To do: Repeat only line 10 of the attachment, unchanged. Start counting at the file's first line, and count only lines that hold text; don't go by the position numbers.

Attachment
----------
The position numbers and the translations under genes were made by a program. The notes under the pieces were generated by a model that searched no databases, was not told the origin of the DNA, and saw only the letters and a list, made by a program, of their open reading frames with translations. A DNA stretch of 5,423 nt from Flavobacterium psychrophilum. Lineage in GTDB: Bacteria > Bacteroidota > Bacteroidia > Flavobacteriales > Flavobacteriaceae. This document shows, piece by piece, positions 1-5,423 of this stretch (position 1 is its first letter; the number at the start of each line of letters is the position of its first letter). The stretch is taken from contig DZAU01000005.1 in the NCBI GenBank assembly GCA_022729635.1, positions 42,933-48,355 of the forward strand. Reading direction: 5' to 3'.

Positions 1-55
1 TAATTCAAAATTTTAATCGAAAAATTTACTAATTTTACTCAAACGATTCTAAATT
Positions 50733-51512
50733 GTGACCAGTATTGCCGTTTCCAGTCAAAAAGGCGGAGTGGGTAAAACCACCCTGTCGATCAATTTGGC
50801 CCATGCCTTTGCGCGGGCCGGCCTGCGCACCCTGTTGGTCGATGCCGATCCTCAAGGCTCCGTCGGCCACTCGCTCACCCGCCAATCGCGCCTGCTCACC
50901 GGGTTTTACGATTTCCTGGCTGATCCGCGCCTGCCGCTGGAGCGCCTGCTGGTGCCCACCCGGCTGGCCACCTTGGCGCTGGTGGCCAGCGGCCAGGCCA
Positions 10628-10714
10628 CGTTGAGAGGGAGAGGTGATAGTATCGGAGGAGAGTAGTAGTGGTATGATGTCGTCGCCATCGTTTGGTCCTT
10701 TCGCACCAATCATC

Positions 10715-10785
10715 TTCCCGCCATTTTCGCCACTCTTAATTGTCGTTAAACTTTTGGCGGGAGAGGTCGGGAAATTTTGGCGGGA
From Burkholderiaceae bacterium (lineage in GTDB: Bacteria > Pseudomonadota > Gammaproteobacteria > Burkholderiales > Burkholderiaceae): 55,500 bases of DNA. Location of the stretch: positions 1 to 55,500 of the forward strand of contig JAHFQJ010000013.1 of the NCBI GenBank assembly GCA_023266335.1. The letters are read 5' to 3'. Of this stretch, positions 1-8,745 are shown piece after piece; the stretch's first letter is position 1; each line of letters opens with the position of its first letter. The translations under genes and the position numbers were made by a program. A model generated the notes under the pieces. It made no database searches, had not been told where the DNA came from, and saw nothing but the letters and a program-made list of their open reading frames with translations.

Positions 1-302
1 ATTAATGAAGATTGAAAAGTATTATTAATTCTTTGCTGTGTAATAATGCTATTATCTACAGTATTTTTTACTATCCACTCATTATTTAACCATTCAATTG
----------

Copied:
10701 TCGCACCAATCATC